Basically what we did was say, “Okay. We have got to stop this.” So our board adopted several major initiatives. We implemented K-8 uniforms. We were the first district in California to end social promotion. We introduced a program called the 3rd Grade Reading Initiative to help with that goal, and we also developed a policy that eighth-graders who had two or more Fs could not go on to high school. And we launched a major partnership called Seamless Education with our local junior college and ...
If you say that schools should prepare every student for college, someone will object that some students are better off going into the trades. Fair enough. But new research tells us that it's income, not inclination, that sifts people out of the college track.
As far as I'm concerned, that fact alone justifies the "every child college ready" slogan. But college readiness isn't the only issue we have to consider. All kinds of social and economic forces conspire to keep poor students from enrolling in or completing college. We have to address those, too.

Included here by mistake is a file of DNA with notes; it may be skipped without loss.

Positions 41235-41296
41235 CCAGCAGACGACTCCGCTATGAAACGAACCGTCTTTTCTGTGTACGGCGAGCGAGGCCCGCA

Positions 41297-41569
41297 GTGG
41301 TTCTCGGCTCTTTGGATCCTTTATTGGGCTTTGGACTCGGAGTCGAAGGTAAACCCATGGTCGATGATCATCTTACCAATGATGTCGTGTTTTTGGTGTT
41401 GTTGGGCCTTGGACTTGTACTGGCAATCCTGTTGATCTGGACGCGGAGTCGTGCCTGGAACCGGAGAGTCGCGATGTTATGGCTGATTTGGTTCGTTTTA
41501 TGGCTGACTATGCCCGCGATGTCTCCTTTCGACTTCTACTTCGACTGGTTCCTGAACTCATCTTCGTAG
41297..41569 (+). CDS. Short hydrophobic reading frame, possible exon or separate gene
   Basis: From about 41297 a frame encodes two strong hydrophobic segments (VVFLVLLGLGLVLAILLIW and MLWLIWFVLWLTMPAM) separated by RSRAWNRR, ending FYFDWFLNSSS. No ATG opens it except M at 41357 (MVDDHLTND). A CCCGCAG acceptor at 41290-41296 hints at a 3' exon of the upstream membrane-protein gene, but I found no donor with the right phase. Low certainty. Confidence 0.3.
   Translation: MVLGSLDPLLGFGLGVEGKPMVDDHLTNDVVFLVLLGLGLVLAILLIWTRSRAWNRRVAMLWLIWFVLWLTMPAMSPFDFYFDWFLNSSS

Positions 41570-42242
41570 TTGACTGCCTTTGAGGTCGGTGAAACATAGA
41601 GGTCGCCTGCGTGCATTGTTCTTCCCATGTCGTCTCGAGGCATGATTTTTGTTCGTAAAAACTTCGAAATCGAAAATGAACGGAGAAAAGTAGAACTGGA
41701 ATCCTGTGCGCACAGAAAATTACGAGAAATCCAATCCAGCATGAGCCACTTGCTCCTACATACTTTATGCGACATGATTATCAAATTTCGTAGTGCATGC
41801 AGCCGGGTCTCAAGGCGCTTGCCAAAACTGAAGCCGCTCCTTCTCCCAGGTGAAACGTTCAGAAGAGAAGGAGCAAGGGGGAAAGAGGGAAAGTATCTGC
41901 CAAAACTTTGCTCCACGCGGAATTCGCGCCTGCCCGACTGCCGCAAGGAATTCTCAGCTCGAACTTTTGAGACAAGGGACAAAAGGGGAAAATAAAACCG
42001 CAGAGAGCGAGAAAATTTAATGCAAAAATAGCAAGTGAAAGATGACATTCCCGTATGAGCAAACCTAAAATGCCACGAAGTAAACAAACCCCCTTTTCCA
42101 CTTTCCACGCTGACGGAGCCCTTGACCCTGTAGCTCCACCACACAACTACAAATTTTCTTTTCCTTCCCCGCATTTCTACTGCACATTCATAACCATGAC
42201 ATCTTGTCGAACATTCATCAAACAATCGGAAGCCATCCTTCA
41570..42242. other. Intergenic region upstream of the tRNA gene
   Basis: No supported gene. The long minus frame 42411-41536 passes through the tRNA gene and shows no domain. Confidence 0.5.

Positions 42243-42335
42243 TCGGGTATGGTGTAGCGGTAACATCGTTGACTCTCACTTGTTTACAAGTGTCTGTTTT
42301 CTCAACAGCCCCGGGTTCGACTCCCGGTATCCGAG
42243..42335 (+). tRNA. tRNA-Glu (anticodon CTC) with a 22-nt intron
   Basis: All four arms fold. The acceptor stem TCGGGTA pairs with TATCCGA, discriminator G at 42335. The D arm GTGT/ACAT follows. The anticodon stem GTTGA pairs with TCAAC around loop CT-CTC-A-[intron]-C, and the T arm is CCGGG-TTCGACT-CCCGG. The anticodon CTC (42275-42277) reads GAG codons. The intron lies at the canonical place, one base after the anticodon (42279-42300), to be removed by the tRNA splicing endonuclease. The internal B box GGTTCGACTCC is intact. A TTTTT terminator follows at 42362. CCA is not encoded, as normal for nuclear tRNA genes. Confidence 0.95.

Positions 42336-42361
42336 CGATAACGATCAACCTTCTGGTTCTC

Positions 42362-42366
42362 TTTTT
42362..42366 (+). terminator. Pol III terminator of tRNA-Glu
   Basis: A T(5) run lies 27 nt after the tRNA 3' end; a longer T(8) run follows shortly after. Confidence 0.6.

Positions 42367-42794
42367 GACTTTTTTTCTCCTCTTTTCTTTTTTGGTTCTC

That's why I'm pleased to see so many college leaders vowing to boost access to and success in college. They have apparently awakened to the fact that poor and minority students are leaking out of the pipeline at an astonishing rate. At a time when need-based aid is dwindling, they have their work cut out for them.
I'm also pleased to see that leaders are recognizing the many reasons why students don't succeed in college. Yes, far too many low-income students ...
The film Two Million Minutes made news by claiming that even the best U.S. high schools leave their students unprepared to compete with the academic whiz kids who brandish heavy calculus textbooks on every Chinese street corner. Now comes a new documentary, Race to Nowhere, which depicts U.S. schools as pressure cookers that stifle all passion for learning and drive kids to suicide. Which crisis to believe? Take your pick. Crisis itself has become the commodity here. After a while, the specific content of such films will hardly matter anymore.
Such films' PR tactics are overwhelming their specific lessons about school improvement. After a while, all these films will leave only one big lesson behind: Things are bad, very bad, in our public schools, so pull your kids out now! This kind of disengagement spells disaster in the long run.
Eagle-eyed Alexander Russo recently spotted what looks like the most alarmist film to come out in a while: The War on Kids. Judging from the over-the-top trailer, this film paints schools as prisons that assign crushing punishments for tiny infractions. They kill students' spirits, the film suggests.
A VISION FOR GREAT SCHOOLS